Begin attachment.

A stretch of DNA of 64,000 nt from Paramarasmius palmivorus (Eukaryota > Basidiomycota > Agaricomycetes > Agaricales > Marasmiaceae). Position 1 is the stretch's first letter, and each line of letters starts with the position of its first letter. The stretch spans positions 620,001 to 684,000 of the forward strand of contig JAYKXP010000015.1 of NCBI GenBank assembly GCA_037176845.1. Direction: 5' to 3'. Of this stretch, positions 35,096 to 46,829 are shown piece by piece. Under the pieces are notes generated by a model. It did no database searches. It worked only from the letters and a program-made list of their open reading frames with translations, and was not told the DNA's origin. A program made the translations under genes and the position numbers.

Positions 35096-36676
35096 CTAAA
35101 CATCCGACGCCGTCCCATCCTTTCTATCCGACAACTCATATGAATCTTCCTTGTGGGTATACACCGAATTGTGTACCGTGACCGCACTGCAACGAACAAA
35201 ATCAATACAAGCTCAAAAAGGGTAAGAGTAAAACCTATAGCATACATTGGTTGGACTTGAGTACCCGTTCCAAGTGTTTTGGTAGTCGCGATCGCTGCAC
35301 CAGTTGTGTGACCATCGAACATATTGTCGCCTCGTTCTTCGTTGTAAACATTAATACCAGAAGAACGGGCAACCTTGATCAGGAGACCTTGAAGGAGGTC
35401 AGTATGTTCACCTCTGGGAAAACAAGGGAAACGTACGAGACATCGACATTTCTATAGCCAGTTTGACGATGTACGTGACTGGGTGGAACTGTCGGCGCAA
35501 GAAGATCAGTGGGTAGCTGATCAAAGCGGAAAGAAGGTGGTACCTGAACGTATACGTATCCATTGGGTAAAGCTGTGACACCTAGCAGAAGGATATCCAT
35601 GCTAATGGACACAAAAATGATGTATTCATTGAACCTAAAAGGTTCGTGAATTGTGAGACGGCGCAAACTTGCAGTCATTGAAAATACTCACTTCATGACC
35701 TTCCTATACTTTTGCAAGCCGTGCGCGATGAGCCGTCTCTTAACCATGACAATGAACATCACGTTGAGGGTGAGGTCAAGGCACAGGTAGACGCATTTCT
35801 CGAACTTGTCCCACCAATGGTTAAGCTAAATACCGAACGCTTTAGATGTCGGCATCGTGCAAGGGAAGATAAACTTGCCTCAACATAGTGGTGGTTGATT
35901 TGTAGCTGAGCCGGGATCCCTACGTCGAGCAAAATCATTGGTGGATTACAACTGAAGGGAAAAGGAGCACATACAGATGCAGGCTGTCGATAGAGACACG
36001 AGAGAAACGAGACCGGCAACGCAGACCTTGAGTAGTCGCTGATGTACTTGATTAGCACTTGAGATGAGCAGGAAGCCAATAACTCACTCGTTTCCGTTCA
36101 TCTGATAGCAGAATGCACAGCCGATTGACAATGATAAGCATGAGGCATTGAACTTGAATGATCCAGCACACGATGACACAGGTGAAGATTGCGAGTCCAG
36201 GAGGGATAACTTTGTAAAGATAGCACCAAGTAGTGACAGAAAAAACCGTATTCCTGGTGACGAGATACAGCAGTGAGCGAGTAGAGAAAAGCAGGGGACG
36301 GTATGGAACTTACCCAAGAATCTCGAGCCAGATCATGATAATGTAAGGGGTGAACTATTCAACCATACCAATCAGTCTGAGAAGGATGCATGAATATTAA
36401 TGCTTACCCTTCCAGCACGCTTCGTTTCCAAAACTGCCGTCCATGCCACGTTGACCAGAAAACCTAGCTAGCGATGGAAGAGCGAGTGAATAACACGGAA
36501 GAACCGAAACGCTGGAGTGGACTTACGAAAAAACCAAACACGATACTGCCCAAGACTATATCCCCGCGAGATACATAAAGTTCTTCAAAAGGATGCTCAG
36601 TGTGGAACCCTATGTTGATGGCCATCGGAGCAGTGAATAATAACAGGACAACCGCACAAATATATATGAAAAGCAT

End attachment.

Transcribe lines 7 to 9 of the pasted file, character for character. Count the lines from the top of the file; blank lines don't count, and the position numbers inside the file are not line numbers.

35401 AGTATGTTCACCTCTGGGAAAACAAGGGAAACGTACGAGACATCGACATTTCTATAGCCAGTTTGACGATGTACGTGACTGGGTGGAACTGTCGGCGCAA
35501 GAAGATCAGTGGGTAGCTGATCAAAGCGGAAAGAAGGTGGTACCTGAACGTATACGTATCCATTGGGTAAAGCTGTGACACCTAGCAGAAGGATATCCAT
35601 GCTAATGGACACAAAAATGATGTATTCATTGAACCTAAAAGGTTCGTGAATTGTGAGACGGCGCAAACTTGCAGTCATTGAAAATACTCACTTCATGACC